Topics include major events, persons, and issues spanning the period from the African heritage to contemporary times. Students survey the evolution of African American expressive culture in music, literature, film, art, and dance.
The talk was inspired by the many sculptured stone heads in the cathedral and she produced some most original ideas to explain who they were.
As written records do not exist there is no definitive answer and whether correct or not her talk certainly produced the desire to visit the cathedral to view the heads. The Anglo Saxons had originally built wooden churches with high roofs but later turned to using stone and some of these contained a stone stating which mason had built the church and when.
The Normans did not do this and Thirlie thought the faces in Carlisle Cathedral depicted the masons and were their way of leaving a record of themselves. Because they spoke French the masons and their families would have formed a tight social circle separate from the local people.
Building a cathedral was a decades long affair and so families of masons and their descendants would stay for a long time in Carlisle.
On reaching the age of 14 a boy would be apprenticed to his father until he was 21 when he would go off to another mason to develop his skills but return when he was 28 to build part of the cathedral.
Bachelors were restricted to decorating their work with zigzag patterns and plain pillars but married men could decorate their work with leaves and berries. When they carved their faces a bachelor had to place his in the centre of the arch but a married man could put the image of himself and his wife at either end of the arch.
If a child died then the acorn was removed. Older masons depicted themselves with a protruding tongue to show that they were still alive and this may have been the origin of the Green Man so commonly found in churches and cathedrals. If the mouth of the man or his wife was defaced then it was implied they had died.
The oldest part of the cathedral is now the Border Regiment Chapel and starting with the faces there and then moving to the east end Thirlie attempted to place the faces in chronological order showing the family tree of the masons.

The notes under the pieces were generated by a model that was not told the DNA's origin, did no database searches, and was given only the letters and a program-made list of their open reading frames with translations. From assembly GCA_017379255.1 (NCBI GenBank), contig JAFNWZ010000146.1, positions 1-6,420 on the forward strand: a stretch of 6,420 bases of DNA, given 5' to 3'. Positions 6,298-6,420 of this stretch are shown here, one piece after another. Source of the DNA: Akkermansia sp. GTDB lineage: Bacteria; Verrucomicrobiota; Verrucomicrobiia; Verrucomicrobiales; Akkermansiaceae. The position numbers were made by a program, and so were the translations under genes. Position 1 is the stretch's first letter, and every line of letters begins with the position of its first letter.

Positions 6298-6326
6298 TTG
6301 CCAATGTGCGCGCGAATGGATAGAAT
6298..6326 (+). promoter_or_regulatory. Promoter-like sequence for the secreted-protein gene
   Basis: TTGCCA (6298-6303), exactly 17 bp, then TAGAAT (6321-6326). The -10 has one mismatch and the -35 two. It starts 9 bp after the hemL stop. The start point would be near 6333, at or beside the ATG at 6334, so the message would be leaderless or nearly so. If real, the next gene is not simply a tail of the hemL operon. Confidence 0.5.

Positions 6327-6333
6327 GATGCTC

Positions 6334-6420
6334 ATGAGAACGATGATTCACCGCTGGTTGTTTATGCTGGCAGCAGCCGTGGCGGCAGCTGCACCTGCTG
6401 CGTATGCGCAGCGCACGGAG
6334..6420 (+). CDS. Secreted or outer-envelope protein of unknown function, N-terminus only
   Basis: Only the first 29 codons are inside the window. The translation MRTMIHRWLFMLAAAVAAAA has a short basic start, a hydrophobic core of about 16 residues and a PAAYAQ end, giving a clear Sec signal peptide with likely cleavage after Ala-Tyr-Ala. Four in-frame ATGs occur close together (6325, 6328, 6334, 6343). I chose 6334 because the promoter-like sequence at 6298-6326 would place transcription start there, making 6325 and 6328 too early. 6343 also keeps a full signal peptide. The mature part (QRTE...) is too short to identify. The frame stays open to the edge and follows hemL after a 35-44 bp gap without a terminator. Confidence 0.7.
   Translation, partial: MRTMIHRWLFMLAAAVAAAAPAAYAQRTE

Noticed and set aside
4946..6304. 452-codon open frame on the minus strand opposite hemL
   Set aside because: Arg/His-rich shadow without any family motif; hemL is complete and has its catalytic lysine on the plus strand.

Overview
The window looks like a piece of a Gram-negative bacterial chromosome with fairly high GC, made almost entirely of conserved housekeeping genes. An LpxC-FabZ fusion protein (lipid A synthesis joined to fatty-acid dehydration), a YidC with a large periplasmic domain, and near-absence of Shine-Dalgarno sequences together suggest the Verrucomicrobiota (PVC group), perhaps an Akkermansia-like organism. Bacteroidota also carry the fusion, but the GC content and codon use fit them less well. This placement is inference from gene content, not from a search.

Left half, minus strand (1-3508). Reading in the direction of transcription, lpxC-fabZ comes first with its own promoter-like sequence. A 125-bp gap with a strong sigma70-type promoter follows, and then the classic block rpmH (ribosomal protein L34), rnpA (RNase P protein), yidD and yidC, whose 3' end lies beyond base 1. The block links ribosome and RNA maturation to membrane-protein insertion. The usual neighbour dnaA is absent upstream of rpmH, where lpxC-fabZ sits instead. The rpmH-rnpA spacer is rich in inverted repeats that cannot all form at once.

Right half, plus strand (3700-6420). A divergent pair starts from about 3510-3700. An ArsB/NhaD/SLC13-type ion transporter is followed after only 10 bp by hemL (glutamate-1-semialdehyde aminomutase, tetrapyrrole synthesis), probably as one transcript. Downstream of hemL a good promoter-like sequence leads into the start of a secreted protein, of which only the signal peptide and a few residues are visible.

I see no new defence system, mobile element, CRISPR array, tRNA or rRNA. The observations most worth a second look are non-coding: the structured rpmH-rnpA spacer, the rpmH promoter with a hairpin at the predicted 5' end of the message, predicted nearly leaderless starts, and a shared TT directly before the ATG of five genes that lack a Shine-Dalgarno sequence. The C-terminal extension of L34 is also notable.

She also thought that the carver of the wooden misericords was the descendant of a mason due to the similarity in some designs. At the end of her talk she answered questions and was then thanked.
The subject of his talk was the War Memorial Village at Westfield. By the start of WW1 Thomas Mawson had established an international reputation as a garden designer.
His family firm based in Windermere had been responsible for many important local gardens such as those at Braithwaite Hall and Holker Hall. He was married with four sons and five daughters. His death had a profound effect on his father who determined to do something to help disabled soldiers and their families when the war finally ended.
He had a vision of setting up villages for them where they could live and work in specially constructed workshops.
These villages would contain good quality housing with gardens at cheap rents, schools, hotels, shops, libraries, playing areas, churches and each would have its own power station as a national grid did not exist at that time. In all 12 such villages of about inhabitants were planned to be spread throughout the country but at the end of the war the government did not financially support the scheme and there was some concern as to whether it was a good idea to effectively create ghettos of disabled soldiers.
However, in Lancaster a meeting was held in November and it was decided to collect subscriptions to found a village. The two people who were the driving forces were Thomas Mawson and Herbert Storey, a local industrialist. The site chosen was the Westfield estate to the west of the railway station.
This had belonged to Storey but he had moved out when Lancaster had started expanding near it. Subscriptions were raised by a variety of methods including a lottery.
The latter was the subject of a court case which decided the principle that a lottery for a charity was legal. Ambitious plans were designed for the village and building commenced although it never was fully completed as planned.Apr 11, · The main problem faced by the Catholic church (the only important church in Europe) during the fourteenth century was the Black Death ( in most parts of Europe).Status: Resolved.
1 , Albanian citizens, an additional 43, Kosovo Albanians and , Arbëreshë people.
2 Albanians are not recognized as a minority in Turkey. However approximately , people are reported to profess an Albanian identity.
Of those with full or partial Albanian ancestry and others who have adopted Turkish language, culture and identity their number is estimated at 1,, In eighteenth-century Europe, churches, both Catholic and Protestant, A) was responsible for the dramatic role in literary.
B) still played a major role in social and spiritual areas. Protestantism in England in the 18th century Home > The 18th century > Protestantism in England in the 18th century. The Industrial Revolution brought with it many significant changes in society.
Against this back ground the Methodist Revival movement was born.
During the last glacial period, and up until about 10, BC, most of Ireland was periodically covered in ice. Sea levels were lower and Ireland, like Great Britain, formed part of continental r-bridal.com 16, BC, rising sea levels due to ice melting caused Ireland to become separated from Great Britain.
Later, around BC, Great Britain itself became separated from continental Europe. The Contrasts and Role of the Church in Europe from the Fourteenth to the Eighteenth Century PAGES 2.
WORDS 1, View Full Essay. More essays like this: eighteenth century, role of the church, progression of europe, fourteenth century. Not sure what I'd do without @Kibin eighteenth century, role of the church, progression of europe.